The Individual Psychology of Alfred Adler: A Systematic Presentation in Selections from His Writings

The Individual Psychology of Alfred Adler: A Systematic Presentation in Selections from His Writings

The Individual Psychology of Alfred Adler: A Systematic Presentation in Selections from His Writings

The Individual Psychology of Alfred Adler: A Systematic Presentation in Selections from His Writings

Excerpt

When we hear such expressions as feelings of inferiority and insecurity, striving for self-enhancement and power, woman's revolt against her feminine role, the oversolicitous mother, the dethronement of the first‐ born, the need for affection; when maladjustment is spoken of as self‐ centeredness, psychological health as other-centeredness; psychiatry as the science of interpersonal relations, neurotic symptoms as ego-defenses and forms of aggression, to mention only a few instances—we are meeting ideas in which Alfred Adler was the pioneer from 1907, the date of his first important publication, until his death in 1937.

Yet Adler's name appears relatively infrequently in the literature of psychology and psychiatry today. How is this paradox to be explained? The explanation, in our opinion, is in large part the fact that Adler's writings are unsystematic and therefore make unsatisfactory reading. As the number of those who learned from Adler through personal contact has grown smaller, he has understandably become less well known, and others who expressed the same ideas more lucidly and more recently are referred to instead.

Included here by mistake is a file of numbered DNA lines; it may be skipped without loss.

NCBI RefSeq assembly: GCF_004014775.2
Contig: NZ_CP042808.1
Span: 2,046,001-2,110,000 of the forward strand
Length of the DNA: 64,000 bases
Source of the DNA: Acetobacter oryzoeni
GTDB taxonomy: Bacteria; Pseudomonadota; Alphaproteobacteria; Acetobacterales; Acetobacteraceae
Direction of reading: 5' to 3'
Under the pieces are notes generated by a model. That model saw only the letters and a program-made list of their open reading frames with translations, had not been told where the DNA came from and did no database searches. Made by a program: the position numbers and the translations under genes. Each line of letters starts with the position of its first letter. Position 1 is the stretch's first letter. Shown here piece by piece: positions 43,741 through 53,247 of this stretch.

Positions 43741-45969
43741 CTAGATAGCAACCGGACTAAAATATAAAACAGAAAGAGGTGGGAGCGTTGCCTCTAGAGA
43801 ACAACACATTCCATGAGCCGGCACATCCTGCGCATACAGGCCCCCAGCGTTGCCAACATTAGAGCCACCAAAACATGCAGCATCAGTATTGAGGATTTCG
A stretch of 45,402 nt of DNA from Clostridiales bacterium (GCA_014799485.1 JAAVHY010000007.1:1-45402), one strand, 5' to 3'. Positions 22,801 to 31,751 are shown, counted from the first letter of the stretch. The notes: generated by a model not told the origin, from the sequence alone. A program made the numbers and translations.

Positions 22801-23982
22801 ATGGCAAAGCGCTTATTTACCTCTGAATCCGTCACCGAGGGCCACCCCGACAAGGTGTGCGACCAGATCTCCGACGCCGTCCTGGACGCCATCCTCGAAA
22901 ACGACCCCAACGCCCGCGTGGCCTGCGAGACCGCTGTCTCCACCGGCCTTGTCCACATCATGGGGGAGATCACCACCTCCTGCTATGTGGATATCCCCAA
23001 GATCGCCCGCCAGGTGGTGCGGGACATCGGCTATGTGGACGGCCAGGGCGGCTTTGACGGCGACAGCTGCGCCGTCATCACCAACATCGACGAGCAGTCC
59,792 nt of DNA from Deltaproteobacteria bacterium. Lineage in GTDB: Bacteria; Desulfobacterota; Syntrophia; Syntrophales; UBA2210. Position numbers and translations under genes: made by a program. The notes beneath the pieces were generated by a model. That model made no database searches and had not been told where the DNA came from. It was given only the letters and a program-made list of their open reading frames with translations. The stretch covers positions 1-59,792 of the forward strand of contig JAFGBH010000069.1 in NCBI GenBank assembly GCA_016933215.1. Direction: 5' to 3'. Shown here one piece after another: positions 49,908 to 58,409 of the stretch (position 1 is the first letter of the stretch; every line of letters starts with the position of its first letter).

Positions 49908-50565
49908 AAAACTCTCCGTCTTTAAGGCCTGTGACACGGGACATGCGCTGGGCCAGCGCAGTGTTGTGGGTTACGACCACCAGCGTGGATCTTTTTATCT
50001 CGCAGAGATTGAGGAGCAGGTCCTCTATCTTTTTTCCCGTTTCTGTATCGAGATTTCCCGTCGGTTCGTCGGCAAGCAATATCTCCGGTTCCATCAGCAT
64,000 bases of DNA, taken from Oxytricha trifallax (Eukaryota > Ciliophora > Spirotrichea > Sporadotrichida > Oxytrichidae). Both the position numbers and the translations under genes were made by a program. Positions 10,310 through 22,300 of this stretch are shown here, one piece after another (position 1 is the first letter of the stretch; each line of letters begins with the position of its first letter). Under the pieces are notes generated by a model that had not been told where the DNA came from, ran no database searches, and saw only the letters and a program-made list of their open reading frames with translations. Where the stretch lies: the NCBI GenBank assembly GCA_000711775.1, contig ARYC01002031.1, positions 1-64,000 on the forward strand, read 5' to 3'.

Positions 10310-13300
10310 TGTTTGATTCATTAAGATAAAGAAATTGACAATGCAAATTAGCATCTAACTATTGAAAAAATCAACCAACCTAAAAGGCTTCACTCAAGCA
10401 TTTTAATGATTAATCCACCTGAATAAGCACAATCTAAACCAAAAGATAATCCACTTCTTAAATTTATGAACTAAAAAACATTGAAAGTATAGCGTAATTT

The purpose of the present volume is to make Adler's contributions to the theory and practice of psychology available in a systematic and at the same time authentic form. To this end we made selections from his writings and organized them with the aim of approximating the general presentation of a college textbook. Because every word in the main body of the work is Adler's, the outcome of our efforts, if we have been successful, should be the equivalent of a textbook by Adler on Individual Psychology, the name which he gave to his system.

Three reasons for the compilation of such a book might be given. As indicated at the outset, the ideas of Adler have today come into their own. Thus it would seem important to show them at their source. This was the main reason for our undertaking.

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